But as they introduced the album and nailed the first three songs, I realized just how ludicrous and superficial this idea was. The band’s looks have nothing to do with the music and if they do for you, well, then its validating everyone from boy bands to Miley Cyrus. The raw emotion that began in “Dead Hearts”, with you actually believing that they were kids that they knew, opened up a new way to build drama when the crowd already knows the setlist. Pure theatrics. They posed for epic camera shots, brought their hands to the audience. As the night went on, the audience would be thrown roses and nearly Millan’s bra, which instead was just taped to an amp. The connection between band and audience was greater than any show in recent memory, with the band looking to connect rather than just perform.
Songs were introduced by track number and title, with an announcement even being made for when you had to flip sides. What was most surprising was how serious everyone took it. Hollywood is not the place you expect to hear analysis on pacing and theme in song breaks. People critiqued the album between sets, but the reaction was favorable, even if the band made it clear that they were never fucking playing this album whole again.
Highlights live were the same as on the album, “Wasted Daylight” playing delicately, with Millan really distinguishing herself, “I Died So I Can Haunt You” doing the same for Campbell, with the venue feeling like a part for the first time, and “He Dreams He’s Awake” packing all the drama that would be expected. If you didn’t like the album, you probably wouldn’t like the faithful versions the present in concert. But after their break, no matter what side of the fence you were on with the new album, you were happy to hear “Your Ex-Lover Is Dead”, Stars best song and a chance to see Campbell play the melodica, which you don’t see much outside of The New Pornographers and Man Man.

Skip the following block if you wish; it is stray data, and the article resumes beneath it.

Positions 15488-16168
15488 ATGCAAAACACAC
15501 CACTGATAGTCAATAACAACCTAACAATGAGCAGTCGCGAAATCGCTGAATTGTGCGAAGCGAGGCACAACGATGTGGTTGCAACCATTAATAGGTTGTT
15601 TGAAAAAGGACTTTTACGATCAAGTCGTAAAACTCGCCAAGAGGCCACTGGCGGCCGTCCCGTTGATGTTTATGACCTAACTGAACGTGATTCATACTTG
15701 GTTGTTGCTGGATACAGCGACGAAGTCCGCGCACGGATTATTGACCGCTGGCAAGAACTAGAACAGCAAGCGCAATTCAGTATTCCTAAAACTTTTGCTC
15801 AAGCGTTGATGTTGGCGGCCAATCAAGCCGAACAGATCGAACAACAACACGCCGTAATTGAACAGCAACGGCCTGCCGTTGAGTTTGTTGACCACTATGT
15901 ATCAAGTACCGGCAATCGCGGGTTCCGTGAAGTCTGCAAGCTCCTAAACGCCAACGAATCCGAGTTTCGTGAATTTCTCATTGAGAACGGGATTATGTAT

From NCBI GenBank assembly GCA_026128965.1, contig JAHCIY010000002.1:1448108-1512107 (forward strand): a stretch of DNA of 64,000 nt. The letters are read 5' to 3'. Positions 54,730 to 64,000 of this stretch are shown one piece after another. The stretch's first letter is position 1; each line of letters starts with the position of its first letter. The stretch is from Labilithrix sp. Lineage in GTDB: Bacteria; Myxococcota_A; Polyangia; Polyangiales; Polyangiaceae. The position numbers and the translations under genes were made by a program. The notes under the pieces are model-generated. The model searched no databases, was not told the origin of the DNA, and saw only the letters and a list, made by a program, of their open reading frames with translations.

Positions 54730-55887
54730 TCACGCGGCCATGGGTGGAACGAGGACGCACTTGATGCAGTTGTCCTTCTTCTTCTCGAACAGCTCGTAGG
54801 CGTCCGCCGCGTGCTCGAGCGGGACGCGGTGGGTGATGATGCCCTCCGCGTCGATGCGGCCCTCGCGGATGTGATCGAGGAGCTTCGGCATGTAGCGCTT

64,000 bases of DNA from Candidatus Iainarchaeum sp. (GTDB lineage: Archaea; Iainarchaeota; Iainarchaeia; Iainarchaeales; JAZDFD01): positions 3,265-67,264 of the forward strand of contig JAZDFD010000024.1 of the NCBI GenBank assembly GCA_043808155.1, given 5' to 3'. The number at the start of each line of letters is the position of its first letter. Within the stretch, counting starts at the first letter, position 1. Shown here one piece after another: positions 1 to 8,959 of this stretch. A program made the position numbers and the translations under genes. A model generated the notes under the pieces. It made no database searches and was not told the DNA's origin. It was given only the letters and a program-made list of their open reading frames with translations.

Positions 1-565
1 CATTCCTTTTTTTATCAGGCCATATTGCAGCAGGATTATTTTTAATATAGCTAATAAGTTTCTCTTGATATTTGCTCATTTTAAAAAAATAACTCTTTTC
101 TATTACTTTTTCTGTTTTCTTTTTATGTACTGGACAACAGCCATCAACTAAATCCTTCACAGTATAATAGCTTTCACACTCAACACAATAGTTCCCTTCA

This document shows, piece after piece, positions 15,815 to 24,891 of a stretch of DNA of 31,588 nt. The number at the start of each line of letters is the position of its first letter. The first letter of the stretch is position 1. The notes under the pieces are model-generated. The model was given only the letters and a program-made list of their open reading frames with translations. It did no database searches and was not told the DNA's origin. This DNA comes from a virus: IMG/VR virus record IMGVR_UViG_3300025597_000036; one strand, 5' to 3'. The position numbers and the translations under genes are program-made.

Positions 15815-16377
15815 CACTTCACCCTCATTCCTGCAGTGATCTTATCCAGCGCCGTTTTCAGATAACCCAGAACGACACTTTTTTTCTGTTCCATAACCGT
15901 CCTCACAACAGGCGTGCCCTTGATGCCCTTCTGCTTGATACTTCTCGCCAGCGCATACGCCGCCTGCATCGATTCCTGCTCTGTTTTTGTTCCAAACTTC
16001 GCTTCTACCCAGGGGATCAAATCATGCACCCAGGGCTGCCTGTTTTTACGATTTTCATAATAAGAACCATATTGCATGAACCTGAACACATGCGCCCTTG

The crowd seemed to enjoy every number from this set, but the newer ones did seem more recognizable, with “Ageless Beauty” and “One More Night” being standouts.
And though the crowd expected an encore, the event added two things (besides more songs) to the evening that will stick with me. One was after the second best song Stars has, “The Night Starts Here”, you could see Millan adding a song, and as it turns out it was the evenings last song, “Set Yourself On Fire.” It was nice to see the band that has been so structured let loose and play something unintended. The other thing was near the end, when Torquil Campbell could no longer hold in the joy that the tour was taking a break, announcing like his antagonistic comedian that he gets to see his daughter. It was with genuine abandon, but didn’t feel differently than anything else he said, justifying any belief fans had placed in them or what they stand for. Though theatrical, at times too much so, Stars has their integrity and they don’t mind making stands. It shouldn’t really matter what level of success you have, if you can stand up straight, you can stand up for something.
I Died So I Can Haunt You
We Dont Want Your Body
He Dreams Hes Awake
The Last Song Ever Written
How Much More
Your Ex-Lover Is Dead
Take Me To The Riot
Elevator Love Letter
On Peak Hill
One More Night
The Night Starts Here
What The Snowman Learned About Love
Set Yourself On Fire